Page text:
As of recent weeks, our fishing patterns here on the Middle Coast are more in line with what we expect during springtime, due to the very mild winter weather we have experienced. Typically, this time of year, you would find me either wading or drifting the back lakes in search of warmer water. But, given the unseasonably warm weather, some of my best catches have been coming from areas that I typically do not frequent until the end of March or first days of April.
The areas I’m talking about are the outside sandy shorelines of Espiritu Santo and San Antonio bays. These areas have been holding plenty of bait and the sea grasses have started to grow after their wintertime slumber. These components are just what a hungry redfish or trout look for when it comes to feeding – food with plenty of structure to hide in so they can ambush their prey.
Most of the sandy shorelines that are in our area have several guts that run parallel to land. As you get further away from the shore these guts get a little deeper until you reach what is referred to as the dropoff. This is the area where the sandbars end and the water is at its deepest point. You are probably wondering why I am giving an explanation on something as simple as what guts are on a shoreline. Well, these guts (also called troughs) are where many predator fish choose to patrol looking for a tasty snack to come swimming overhead or for bait that happens to cruise by on the edge of a sandbar.
As we head into spring, our weather will be dominated by lengthening periods of warm southerly flows and with this comes more moisture and cloud cover. Cloud cover is a huge factor when it comes to fishing. Those beautiful days when there is not a cloud in the sky are usually the best days for picnics, not fishing. Give me clouds and I’m a happy girl.
Why, you ask? Cloud cover is a product of low average atmospheric pressure. Fish sense this and they become willing to feed more often and for longer periods. Some fishery biologists attribute the increase in feeding behavior to the ease with which fish can regulate buoyancy via their swim bladders. Cloud cover also reduces sunlight penetration, and fish become naturally more comfortable staging higher in the water column.
Now that you know how clouds affect fishing, put that knowledge to work. Look for fish to be active and higher in the water column during times of cloudiness. Surface plugs tend to really shine during these times. Choppy surface conditions call for large, noisy plugs. On calm mornings, we will throw smaller, quieter surface lures.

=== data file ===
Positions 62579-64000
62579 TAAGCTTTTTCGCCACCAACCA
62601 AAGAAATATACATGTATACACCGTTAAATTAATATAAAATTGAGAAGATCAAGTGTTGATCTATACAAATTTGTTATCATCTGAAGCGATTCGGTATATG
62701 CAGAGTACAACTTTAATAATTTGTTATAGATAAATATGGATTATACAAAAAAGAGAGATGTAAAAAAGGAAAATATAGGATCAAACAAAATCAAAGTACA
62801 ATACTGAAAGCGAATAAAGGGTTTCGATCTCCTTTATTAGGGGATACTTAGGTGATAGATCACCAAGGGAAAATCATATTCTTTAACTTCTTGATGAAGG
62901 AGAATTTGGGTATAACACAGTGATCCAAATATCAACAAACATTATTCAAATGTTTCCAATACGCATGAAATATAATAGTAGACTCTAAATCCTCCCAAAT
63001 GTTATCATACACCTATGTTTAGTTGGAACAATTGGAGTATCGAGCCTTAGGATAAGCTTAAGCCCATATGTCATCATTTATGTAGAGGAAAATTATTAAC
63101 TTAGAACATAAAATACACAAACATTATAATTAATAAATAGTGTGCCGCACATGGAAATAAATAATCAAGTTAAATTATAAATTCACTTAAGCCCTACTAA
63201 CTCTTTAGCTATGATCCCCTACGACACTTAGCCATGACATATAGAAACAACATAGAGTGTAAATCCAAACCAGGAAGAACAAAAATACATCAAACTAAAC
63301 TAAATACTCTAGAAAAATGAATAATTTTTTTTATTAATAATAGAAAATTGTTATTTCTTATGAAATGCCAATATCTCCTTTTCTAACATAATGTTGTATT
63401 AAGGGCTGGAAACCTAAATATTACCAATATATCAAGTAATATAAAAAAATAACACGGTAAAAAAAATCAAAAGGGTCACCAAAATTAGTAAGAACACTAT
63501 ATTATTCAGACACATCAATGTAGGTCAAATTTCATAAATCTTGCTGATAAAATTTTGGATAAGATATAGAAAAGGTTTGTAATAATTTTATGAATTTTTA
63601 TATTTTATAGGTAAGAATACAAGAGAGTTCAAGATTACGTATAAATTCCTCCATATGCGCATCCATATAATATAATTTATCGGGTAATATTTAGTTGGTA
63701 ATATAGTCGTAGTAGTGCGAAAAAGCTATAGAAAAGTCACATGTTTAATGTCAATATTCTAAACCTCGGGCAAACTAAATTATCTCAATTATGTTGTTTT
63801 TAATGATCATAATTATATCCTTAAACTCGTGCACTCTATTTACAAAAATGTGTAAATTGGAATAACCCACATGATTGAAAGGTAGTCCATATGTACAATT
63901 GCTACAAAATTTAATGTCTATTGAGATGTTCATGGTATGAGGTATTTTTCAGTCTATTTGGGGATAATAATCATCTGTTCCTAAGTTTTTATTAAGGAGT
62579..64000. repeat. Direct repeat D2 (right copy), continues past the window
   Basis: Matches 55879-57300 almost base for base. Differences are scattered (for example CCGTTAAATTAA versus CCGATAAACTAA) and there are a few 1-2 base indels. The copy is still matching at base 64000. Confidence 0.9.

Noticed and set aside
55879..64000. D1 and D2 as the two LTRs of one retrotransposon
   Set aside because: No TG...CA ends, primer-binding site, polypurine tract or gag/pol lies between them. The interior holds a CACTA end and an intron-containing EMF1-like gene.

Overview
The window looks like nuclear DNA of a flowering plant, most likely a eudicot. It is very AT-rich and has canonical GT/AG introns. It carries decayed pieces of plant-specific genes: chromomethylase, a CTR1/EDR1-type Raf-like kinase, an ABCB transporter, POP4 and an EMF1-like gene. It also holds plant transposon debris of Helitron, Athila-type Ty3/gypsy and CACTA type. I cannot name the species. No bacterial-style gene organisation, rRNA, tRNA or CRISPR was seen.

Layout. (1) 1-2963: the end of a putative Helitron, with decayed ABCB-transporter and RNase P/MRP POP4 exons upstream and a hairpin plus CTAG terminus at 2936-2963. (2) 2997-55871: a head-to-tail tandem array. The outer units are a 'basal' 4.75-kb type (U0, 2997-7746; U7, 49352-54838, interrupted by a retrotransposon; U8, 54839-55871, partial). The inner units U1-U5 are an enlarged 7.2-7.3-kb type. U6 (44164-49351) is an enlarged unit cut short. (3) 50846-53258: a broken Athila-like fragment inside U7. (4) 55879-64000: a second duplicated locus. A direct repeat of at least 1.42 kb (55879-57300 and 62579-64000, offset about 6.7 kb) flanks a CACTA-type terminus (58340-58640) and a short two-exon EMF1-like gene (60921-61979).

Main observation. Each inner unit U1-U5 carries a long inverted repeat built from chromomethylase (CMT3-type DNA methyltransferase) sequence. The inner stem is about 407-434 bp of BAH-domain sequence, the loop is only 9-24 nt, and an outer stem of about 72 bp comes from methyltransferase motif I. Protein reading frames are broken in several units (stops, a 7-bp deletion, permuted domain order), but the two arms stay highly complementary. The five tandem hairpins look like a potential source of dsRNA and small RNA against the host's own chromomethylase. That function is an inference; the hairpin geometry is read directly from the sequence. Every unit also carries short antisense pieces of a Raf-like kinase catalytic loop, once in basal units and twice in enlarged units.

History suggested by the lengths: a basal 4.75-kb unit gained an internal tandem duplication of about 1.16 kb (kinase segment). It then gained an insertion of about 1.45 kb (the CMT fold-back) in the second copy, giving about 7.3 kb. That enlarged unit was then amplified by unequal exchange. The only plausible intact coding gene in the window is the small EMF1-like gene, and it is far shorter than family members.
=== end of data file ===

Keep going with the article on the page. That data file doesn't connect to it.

On days characterized by “Chamber of Commerce” skies you can expect the fish to stage lower. Concentrate your efforts in the deeper sand guts, drop-offs and deeper sloughs. All of this holds true even while fishing the oyster reefs in San Antonio Bay.
March is famous for its wind and we just have to find ways to deal with it. Many of the open bay regions will be off limits due to rough and discolored water. If drifting is your preference, you are going to need a drift anchor – aka drift sock – to slow the drift speed of the boat. Drifting too quickly through a potentially good area can hinder your ability to work your artificials slowly and thoroughly. I use a 36” Limit Chaser sock that I purchased at the Houston Fishing Show several years ago, to slow my 24’ Shallowsport. I also bought the rope kit that includes a float, just in case the sock comes unattached from the boat during a drift.
We have come across many sizeable schools of redfish on the sandy shorelines but you can still find numbers of those red brutes cruising around in the shallow back lakes. Don’t be surprised if you catch a larger speckled trout swimming with these shallow water reds. It is that time of year when the larger trout are looking for protected areas to spawn.Gary and I will have a booth at the upcoming Houston Fishing Show at the George R. Brown convention center, March 8 through 12. The Fishing Show is a great opportunity for anglers to check out many new products that will be introduced in 2017. Please feel welcome to stop by Booth 532 for a visit. When we can’t be fishing we enjoy talking about it!